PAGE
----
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We've got an Enterprise system which has many processes (EXEs, services, DCOM servers, COM+ apps, ISAPI, MMC snapins) all of which make use of many COM components. We've recently seen failures in some of the customer deployments, but are finding it hard to troubleshoot the cause.

In order to track down the problem, we've augmented the entire source with logging statements where errors occur.

In order to identify which logs came from what processes, the C++ logging code (compiled into all components) uses the EXE name to name the log. This is good for some cases, but not all - COM+ apps, ISAPI and MMC snapins all have system EXE names and the logs end up interleaved.

I saw this post about shared data sections which might help, but what I don't understand is who decides what goes in the shared section. Is there any way I can guarantee that a particular piece of code writes into the shared section before anyone else reads it?

Or is there a better solution to this problem?

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2 Answers 2

up vote 1 down vote accepted

To synchronize multiple processes writing to the shared section you'd need some kind of IPC e.g. Windows events, mutexes, sockets. Each of your modules calls CreateMutex and passes a fixed name which all the modules share. Modules then call WaitForSingleObject to wait and claim the mutex - when one of them gets it, it can read/write the shared section while every other module waits. When its done it calls ReleaseMutex to let another module have a go.

Having said all that personally I'd persevere with the log files. I'm guessing your problem is that for DLLs you're basing your log file name on the parent process EXE name instead of the DLLs own name?

You can get a DLLs own name by storing the DLL instance handle you get passed in DllMain, and then using it with GetModuleFileName. Note this works for EXEs as well if you leave the instance handle as NULL.

// global variable to store DLL handle (or it stays NULL if this is an EXE)

     IN DWORD     nReason, 
     IN LPVOID    Reserved )
  hDllHandle = hInstance;
  return TRUE;



void Log(LPSTR lpszMsg)
    WCHAR szMyModuleName[MAX_PATH]={0};

    // if hDllHandle is still NULL (e.g. this is an EXE) it returns the process name
    // if non-NULL, it returns our DLL name
    GetModuleFileName(hDllHandle, szMyModuleName, MAX_PATH);

    fprintf(LOGFILE, "[%s] %s\n", szMyModuleName, lpszMsg);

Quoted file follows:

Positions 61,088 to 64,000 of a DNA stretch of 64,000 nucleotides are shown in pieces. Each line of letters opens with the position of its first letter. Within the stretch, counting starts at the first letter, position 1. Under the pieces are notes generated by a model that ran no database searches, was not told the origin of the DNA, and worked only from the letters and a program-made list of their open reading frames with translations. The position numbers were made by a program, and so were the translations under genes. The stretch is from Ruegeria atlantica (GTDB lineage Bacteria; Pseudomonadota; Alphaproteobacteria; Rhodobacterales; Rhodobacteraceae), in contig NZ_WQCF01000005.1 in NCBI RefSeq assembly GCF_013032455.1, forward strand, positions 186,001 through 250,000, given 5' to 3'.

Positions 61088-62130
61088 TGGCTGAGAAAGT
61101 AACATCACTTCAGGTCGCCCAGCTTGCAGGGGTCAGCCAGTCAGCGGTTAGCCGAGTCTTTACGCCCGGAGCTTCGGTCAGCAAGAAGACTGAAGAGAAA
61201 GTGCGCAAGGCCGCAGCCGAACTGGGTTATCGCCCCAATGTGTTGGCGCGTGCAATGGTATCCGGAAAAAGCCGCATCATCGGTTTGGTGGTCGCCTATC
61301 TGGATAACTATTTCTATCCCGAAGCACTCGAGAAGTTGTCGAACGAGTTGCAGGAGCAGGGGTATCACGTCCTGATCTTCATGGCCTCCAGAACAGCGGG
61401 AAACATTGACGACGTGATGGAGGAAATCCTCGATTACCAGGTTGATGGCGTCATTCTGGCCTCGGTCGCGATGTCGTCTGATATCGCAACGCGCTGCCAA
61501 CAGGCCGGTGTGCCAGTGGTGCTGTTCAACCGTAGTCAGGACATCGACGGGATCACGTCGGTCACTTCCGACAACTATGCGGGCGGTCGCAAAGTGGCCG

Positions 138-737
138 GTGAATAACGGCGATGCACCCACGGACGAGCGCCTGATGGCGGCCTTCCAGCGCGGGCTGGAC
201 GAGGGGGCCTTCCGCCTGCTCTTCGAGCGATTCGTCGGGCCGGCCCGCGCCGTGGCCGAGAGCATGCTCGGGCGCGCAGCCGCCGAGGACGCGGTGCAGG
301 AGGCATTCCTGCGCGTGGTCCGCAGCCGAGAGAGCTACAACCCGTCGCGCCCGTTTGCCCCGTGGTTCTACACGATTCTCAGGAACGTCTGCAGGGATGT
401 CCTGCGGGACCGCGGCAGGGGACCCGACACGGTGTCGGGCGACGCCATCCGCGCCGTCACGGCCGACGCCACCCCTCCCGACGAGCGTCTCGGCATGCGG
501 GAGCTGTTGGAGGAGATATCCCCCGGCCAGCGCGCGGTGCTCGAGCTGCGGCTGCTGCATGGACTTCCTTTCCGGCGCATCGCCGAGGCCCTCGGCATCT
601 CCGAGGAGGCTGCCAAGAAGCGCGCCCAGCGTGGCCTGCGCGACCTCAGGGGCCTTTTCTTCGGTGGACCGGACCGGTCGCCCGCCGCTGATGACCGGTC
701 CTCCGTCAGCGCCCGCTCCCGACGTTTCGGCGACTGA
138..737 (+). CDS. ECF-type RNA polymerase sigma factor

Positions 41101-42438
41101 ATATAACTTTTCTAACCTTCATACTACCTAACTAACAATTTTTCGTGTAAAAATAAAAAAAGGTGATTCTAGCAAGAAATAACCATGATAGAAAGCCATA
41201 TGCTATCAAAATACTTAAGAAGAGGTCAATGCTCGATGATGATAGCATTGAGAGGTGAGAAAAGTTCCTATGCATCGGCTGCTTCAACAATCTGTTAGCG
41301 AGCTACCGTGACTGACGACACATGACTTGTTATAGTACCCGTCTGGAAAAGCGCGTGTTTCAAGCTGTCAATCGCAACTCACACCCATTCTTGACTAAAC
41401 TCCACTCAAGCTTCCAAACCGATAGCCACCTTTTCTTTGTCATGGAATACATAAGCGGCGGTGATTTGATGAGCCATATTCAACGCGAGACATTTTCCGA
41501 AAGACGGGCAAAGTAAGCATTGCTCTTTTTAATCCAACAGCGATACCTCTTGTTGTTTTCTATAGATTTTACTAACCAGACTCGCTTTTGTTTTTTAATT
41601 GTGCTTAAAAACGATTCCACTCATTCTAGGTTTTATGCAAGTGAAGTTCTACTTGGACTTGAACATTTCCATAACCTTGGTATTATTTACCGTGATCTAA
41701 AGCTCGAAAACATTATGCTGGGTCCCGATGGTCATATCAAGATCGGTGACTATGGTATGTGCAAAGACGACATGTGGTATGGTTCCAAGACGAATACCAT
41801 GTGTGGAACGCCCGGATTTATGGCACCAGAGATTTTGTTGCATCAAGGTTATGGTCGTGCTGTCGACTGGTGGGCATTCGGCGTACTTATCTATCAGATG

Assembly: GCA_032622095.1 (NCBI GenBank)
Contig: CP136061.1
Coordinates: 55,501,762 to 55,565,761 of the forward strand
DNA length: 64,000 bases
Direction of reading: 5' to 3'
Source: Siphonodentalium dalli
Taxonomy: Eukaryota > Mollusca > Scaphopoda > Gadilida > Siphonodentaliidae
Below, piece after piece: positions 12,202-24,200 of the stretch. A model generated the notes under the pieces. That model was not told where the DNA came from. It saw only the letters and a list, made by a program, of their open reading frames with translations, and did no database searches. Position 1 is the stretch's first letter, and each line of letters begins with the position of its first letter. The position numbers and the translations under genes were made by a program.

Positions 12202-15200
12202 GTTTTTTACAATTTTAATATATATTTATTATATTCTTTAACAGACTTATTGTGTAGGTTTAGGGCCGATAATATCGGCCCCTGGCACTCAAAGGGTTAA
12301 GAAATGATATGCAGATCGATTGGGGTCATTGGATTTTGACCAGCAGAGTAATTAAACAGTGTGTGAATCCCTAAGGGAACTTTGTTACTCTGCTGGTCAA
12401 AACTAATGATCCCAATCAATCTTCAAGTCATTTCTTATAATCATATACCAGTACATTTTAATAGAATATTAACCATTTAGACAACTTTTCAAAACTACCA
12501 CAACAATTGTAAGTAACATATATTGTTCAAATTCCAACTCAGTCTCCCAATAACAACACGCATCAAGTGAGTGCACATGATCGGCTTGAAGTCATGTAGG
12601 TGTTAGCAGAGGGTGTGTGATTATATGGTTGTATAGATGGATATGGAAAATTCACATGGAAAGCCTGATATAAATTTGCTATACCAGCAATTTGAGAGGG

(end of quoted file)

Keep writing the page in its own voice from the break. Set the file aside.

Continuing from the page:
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Thanks for the info so far. Yes, this is where we're getting stuck. It's hard to predict the EXE name as the DLL's could be hosted by any ActiveX host, although there is usually a 'main' DLL in these cases.. which led me to the shared data section idea. I guess I need something like 'GetMainModuleFileName()' which would determine the 'main' DLL or use the EXE name if there isn't one.. any ideas? –  JBRWilkinson May 11 '10 at 0:24
Hi - surely the code I posted above gives you exactly that - if its linked into a DLL running in a host process it tells you the name of your DLL, otherwise it tells you the name of your .exe. Apologies if I've missed something. –  snowcrash09 May 11 '10 at 8:53
So the 'main' DLL would have a DllMain which sets hDllHandle.. and other DLLs don't. How do the other DLL's know to all reference the exact same hDllHandle variable? –  JBRWilkinson May 11 '10 at 19:22
Sorry, I was assuming you'd give every DLL it's own DllMain and hence its own unique hDllHandle. That would let enable you to create one logfile for every DLL, with filename based on the DLL name. –  snowcrash09 May 11 '10 at 20:28

Usage of a shared section in a DLL (section with the RWS flags) don't really solve your main problem. If you need a shared memory for quick communication between processes you can use memory mapped files (see http://msdn.microsoft.com/en-us/library/ms810613.aspx for example) and have more control over creating and usage of the shared memory.

To receive more about the process which loaded your DLL you can log additionally a command line of the application (GetCommandLine() function for example). You will see something like "C:\Windows\system32\mmc.exe C:\Windows\system32\services.msc" or "C:\Windows\system32\mmc.exe C:\Windows\system32\azman.msc" for MMC snapins.

To see more information about calling process you can you StackWalk64 (see http://msdn.microsoft.com/en-us/library/ms680650(VS.85).aspx) function. See http://stackwalker.codeplex.com/ or http://www.codeproject.com/KB/threads/StackWalker.aspx for a good code example.

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